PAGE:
US Strikes Houthi Sites In Yemen For Fifth Time As Fight Escalates

U.S. Navy/Mass Communication Specialist 2nd Class Aaron Lau/Handout via REUTERS.

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Micaela Burrow Investigative Reporter, Defense
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The U.S. attacked Houthi weapons sites for the fifth time in one week, this time striking two anti-ship missile sites, the U.S. military said on Thursday.

U.S. surveillance aircraft detected the Houthis preparing missile launchers to attack commercial vessels and Navy ships in the Red Sea, prompting a preemptive operation against the sites, U.S. Central Command (CENTCOM) said in a statement. Since a U.S.-led coalition bombarded missile launchers, weapons depots and radars in Yemen on Jan. 11, the U.S. has conducted several preemptive attacks meant to immediately disrupt planned attacks on international shipping as tensions throughout the region spike.

“As part of ongoing multi-national efforts to protect freedom of navigation and prevent attacks on maritime vessels in the Red Sea, on Jan. 18 U.S. Central Command forces conducted strikes on two Houthi anti-ship missiles that were aimed into the Southern Red Sea and were prepared to launch,” CENTCOM said.

“U.S. forces identified the missiles in Houthi-controlled areas of Yemen at approximately 3:40 p.m. (Sanaa time) and determined they were an imminent threat to merchant vessels and U.S. Navy ships in the region,” the statement said. “U.S. forces subsequently struck and destroyed the missiles in self-defense.”

Wednesday night, U.S. warships and submarines fired Tomahawk missiles on 14 targets in Yemen where the Houthi rebels were preparing missiles to launch further attacks on international shipping, destroying the sites. (RELATED: Navy Reenlistments On US Warship Spiked After Seeing Action Downing Houthi Missiles)

The Pentagon insisted Wednesday that the conflict between Israel and Hamas has not expanded throughout the region as violence escalated following U.S.-led strikes on Houthi positions in Yemen and retaliatory attacks on a U.S.-flagged merchant ship.

INTERNATIONAL WATERS RED SEA, YEMEN – NOVEMBER 20: This handout screen grab captured from a video shows Yemen’s Houthi fighters’ takeover of the Galaxy Leader Cargo in the Red Sea coast off Hudaydah, on November 20, 2023 in the Red Sea, Yemen. On Monday, the Houthi movement in Yemen released footage and photos of the Houthi-run coastguard taking over the Israeli-linked Galaxy Leader Vessel in the Red Sea, which had 52 people onboard. Galaxy Leader is owned by Galaxy Maritime Ltd in the Isle of Man and is linked to Israeli businessman Abraham Ungar through Ray Car Carriers. (Photo by Houthi Movement via Getty Images)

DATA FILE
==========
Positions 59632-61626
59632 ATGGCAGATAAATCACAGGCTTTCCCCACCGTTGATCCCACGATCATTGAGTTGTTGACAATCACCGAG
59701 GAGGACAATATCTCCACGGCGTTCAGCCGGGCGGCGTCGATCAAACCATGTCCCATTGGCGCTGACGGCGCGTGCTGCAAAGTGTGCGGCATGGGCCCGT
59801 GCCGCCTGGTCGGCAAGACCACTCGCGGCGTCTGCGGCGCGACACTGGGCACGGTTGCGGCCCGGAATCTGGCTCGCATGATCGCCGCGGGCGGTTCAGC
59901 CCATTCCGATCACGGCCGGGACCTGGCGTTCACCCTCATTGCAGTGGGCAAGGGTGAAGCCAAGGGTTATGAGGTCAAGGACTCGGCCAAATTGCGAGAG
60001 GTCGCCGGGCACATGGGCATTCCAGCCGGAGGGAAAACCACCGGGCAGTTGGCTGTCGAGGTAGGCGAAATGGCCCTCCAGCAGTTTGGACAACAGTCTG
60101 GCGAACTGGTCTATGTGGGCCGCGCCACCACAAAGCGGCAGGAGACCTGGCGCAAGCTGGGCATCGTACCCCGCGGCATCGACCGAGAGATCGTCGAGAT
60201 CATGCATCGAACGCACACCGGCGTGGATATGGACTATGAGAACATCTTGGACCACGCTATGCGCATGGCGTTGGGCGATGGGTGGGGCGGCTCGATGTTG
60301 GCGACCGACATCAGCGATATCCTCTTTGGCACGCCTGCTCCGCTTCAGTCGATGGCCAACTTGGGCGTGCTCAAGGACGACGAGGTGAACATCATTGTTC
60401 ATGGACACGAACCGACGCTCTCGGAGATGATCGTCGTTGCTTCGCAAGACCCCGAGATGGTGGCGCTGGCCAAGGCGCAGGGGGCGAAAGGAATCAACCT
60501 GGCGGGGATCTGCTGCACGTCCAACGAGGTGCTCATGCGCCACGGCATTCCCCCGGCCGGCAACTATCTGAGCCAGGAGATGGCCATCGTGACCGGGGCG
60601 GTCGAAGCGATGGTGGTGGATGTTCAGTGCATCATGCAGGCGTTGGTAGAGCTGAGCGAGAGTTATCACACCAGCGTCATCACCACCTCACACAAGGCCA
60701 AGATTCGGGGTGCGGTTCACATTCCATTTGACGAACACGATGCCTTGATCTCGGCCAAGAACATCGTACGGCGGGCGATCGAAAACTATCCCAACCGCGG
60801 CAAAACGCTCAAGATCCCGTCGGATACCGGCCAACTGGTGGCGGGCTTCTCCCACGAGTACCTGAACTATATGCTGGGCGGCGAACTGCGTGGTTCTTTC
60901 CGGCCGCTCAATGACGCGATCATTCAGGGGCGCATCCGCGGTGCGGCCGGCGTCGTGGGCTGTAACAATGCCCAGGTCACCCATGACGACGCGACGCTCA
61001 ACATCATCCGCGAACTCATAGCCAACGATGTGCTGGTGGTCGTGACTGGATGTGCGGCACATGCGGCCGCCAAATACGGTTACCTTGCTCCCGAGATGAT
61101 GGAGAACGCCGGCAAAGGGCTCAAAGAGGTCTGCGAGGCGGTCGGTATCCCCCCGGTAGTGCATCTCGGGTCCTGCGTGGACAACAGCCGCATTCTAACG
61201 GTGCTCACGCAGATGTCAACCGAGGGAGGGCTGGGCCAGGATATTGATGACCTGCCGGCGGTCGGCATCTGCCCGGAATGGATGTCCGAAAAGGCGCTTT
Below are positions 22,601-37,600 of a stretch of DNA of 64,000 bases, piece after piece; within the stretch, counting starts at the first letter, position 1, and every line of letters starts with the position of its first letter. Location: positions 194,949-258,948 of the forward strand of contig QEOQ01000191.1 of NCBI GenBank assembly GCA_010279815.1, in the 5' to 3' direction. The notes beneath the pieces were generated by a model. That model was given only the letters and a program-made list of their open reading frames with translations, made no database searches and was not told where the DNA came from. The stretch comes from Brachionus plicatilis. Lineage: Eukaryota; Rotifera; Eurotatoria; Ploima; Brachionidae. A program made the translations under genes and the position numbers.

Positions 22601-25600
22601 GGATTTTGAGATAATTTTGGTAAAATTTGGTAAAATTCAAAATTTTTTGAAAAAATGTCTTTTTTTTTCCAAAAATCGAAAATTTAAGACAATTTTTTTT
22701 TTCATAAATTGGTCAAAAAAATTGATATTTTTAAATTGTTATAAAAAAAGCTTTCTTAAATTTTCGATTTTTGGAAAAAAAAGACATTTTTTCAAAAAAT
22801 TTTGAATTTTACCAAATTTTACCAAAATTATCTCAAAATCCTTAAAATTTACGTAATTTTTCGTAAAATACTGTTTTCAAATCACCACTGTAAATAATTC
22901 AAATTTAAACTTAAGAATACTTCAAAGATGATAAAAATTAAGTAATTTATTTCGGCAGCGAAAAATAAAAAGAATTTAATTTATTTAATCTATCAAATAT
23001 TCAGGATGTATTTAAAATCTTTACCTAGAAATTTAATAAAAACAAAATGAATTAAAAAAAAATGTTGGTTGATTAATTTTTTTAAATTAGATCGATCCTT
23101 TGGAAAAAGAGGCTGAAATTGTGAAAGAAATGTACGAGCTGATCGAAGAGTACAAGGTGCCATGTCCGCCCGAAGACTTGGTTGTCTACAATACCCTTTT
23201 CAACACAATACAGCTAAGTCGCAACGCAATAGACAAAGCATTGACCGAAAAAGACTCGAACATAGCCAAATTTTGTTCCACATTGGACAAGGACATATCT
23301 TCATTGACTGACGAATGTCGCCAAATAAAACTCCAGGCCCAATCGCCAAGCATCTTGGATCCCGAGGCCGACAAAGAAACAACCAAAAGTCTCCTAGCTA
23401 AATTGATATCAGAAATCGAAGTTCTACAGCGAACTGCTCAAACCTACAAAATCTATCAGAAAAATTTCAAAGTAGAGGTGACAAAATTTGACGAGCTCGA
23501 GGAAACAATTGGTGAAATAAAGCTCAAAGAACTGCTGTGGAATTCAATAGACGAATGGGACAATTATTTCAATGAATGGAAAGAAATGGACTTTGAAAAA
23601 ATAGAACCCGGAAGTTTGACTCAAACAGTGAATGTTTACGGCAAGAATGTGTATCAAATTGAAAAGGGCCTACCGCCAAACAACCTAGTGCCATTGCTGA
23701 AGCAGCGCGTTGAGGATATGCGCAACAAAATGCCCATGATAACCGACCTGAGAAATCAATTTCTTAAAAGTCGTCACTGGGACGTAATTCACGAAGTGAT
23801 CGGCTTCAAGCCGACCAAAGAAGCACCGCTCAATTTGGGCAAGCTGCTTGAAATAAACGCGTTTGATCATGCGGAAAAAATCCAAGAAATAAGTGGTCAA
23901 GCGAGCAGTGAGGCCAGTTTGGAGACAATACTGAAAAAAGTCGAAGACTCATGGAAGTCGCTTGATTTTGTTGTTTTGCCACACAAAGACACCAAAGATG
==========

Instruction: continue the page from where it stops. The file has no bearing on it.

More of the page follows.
A picture taken during an organised tour by Yemen’s Huthi rebels on November 22, 2023 shows a security guard aboard the Galaxy Leader cargo ship, seized by Huthi fighters two days earlier, in a port on the Red Sea in the Yemeni province of Hodeida, with Palestinian and Yemeni flags installed on it. (Photo:/AFP via Getty Images)

“We are going to continue to work with our partners in the region to prevent those attacks or deter those attacks in the future, and we’re also going to continue to work very hard to prevent the Israel Hamas conflict from escalating into a broader regional conflict,” Pentagon press secretary Maj. Gen. Pat Ryder said Wednesday. “We currently assess that the fight between Israel and Hamas continues to remain contained in Gaza,” he added.

A multi-nation operation led by the U.S. launched expansive strikes with aircraft, warships and submarines on munitions depots and launch sites for weapons the Houthis have used to target international shipping in the Red Sea on Jan. 12. More than 150 different types of munitions bombarded more than 60 targets at 28 locations, Pentagon officials have said.

On Wednesday, an explosive-laden drone struck and sparked a fire aboard the Marshall Islands-flagged Genco Picardy, U.S. Central Command (CENTCOM) said, marking the fourth reported incident since the U.S.-led strikes on targets in Yemen.

A Yemeni boy sells models of the Galaxy Leader cargo ship, seized by Huthi fighters in November 2023, in Sanaa on January 18, 2024. US and UK forces launched a fourth round of strikes against targets in Yemen, Huthi media said on January 18, as the Iran-backed rebels vowed to continue attacking Red Sea shipping. (Photo by MOHAMMED HUWAIS/AFP via Getty Images)

Armed Yemeni men pose for a picture as they visit a shrine of killed Huthi fighters, on January 18, 2024 in Sanaa. (Photo by MOHAMMED HUWAIS/AFP via Getty Images)

The Iran- backed group had expanded the scope of targets to include U.S.-owned and operated commercial vessels while already aiming at Israel-linked vessels, according to Reuters.

Today, in response to these continuing threats and attacks, the United States announced the designation of Ansarallah, also known as the Houthis, as a Specially Designated Global Terrorist – Jake Sullivan, U.S. National Security Advisor

— U.S. Central Command (@CENTCOM) January 17, 2024


The Houthis have ignored the Biden administration’s repeated warnings against continuing to conduct attacks on international shipping in a critical sea lane, now numbering more than 35 since October, according to the NYT.

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